The mechanisms of a loess landslide triggered by diversion-based irrigation: a case study of the South Jingyang Platform, China

  • Penghui Ma
  • Jianbing PengEmail author
  • Qiyao Wang
  • Jianqi Zhuang
  • Fanyu Zhang
Original Paper


Continuous use of diversion-based irrigation has been associated with an increase in the frequency of loess landslides on the South Jingyang Platform, Shaanxi, China. A loess landslide event with a maximum sliding distance of 278 m occurred near the village of Miaodian on May 26, 2015. This landslide event was characterized by four individual landslides. Field investigations, geological exploration, numerical simulation, isotropically consolidated undrained (ICU) triaxial tests, and ring shear tests were conducted to identify its initiation and movement mechanisms. The ICU tests revealed that saturated loess samples were highly liquefiable. High pore water pressure was quickly produced and deviation stress increased the highest value even at low values of axial strain. Geological investigations revealed that cracks penetrated into the saturated zone from the ground surface, and simulation results revealed that these cracks played a dominant role in the infiltration of surface water and led to a rise in the groundwater table. When the infiltration recharge exceeds the holding capacity of the paleosol, the latter behaves as aquifuge under relatively undrained conditions. This process results in the accumulation of water at the bottom of the loess layer, thereby contributing to soil liquefaction and landslide initiation. The ring shear tests revealed that the saturated sand layer of the landslide substrates was subjected to easily inducible high pore water pressure under undrained conditions which led to the thrusting of the sand layer onto the deposit surface and explains the high speed and long runout distance of this landslide.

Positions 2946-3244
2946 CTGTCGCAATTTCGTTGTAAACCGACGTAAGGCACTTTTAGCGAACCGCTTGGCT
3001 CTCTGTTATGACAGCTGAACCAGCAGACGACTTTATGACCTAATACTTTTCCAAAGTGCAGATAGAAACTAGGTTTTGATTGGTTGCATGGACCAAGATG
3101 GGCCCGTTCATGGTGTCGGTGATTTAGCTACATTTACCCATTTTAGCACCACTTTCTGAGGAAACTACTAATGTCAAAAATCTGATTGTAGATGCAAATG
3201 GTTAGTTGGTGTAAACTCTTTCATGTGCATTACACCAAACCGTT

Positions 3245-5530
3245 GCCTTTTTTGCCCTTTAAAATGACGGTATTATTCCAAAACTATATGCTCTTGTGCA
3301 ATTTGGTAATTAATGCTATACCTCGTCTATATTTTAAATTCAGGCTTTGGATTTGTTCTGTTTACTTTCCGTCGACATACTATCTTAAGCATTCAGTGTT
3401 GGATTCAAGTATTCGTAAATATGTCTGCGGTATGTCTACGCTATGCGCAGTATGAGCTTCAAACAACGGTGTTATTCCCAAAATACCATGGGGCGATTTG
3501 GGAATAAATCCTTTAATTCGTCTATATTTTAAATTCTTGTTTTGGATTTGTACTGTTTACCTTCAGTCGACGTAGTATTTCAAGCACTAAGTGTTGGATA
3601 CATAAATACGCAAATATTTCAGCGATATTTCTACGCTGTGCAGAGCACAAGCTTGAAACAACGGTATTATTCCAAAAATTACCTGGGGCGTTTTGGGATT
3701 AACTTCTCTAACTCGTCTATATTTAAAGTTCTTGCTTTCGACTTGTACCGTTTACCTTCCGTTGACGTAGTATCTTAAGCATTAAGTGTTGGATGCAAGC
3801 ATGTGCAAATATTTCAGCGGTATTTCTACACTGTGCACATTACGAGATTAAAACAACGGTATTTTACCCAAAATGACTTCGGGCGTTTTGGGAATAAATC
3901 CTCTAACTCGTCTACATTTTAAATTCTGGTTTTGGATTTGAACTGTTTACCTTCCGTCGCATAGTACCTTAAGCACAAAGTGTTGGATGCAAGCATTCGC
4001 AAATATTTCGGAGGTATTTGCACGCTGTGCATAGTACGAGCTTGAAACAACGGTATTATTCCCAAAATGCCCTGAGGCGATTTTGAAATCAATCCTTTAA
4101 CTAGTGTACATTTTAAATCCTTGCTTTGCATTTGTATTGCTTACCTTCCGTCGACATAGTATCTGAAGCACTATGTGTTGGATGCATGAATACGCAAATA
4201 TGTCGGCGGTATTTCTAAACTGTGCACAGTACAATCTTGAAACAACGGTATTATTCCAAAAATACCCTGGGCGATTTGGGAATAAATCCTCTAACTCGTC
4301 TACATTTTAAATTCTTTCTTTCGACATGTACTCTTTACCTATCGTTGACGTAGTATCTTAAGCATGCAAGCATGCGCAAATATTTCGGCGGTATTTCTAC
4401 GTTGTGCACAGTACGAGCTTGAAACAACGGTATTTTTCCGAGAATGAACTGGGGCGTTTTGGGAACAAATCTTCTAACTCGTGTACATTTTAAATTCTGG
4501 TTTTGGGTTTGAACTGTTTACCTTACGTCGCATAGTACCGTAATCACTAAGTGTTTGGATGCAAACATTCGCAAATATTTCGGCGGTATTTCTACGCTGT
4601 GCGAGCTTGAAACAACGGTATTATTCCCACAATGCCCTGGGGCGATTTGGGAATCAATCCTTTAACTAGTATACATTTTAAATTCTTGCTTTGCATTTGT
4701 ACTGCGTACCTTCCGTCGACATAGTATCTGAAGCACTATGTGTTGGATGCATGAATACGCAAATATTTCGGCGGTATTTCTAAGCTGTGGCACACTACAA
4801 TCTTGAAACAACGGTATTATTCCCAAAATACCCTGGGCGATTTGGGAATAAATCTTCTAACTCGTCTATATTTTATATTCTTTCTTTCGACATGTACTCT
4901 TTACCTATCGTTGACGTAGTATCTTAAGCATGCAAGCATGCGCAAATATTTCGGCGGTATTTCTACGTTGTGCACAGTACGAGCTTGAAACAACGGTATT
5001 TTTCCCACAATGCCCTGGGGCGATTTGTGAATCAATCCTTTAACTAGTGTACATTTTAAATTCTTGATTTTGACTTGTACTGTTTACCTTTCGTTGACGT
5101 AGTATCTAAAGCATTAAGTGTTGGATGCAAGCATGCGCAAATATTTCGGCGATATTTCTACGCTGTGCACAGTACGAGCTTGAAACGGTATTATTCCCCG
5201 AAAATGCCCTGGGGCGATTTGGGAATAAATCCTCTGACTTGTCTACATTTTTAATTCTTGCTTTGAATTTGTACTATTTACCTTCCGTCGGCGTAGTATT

Loess landslide Irrigation Liquefaction Initiation mechanism Movement mechanisms 



The authors are very grateful to the anonymous reviewers and editors for their thoughtful review comments and suggestions which have significantly improved this paper. This work was financially supported by the Major Program of National Natural Science Foundation of China (41790441), the National Natural Science Foundation of China (41807234), the Special Fund for Basic Scientific Research of Central Colleges of Chang’an University (300102269506) and the central university foundings of Chang’an university (310826161004).


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© Springer-Verlag GmbH Germany, part of Springer Nature 2019

Authors and Affiliations

  1. 1.Key Laboratory of Western China’s Mineral Resource and Geological Engineering, Ministry of EducationCollege of Geological Engineering and Surveying of Chang’an UniversityXi’anChina
  2. 2.College of Civil EngineeringChang’an UniversityXi’anChina
  3. 3.MOE Key Laboratory of Mechanics on Disaster and Environment in Western China, Department of Geological EngineeringLanzhou UniversityLanzhouChina

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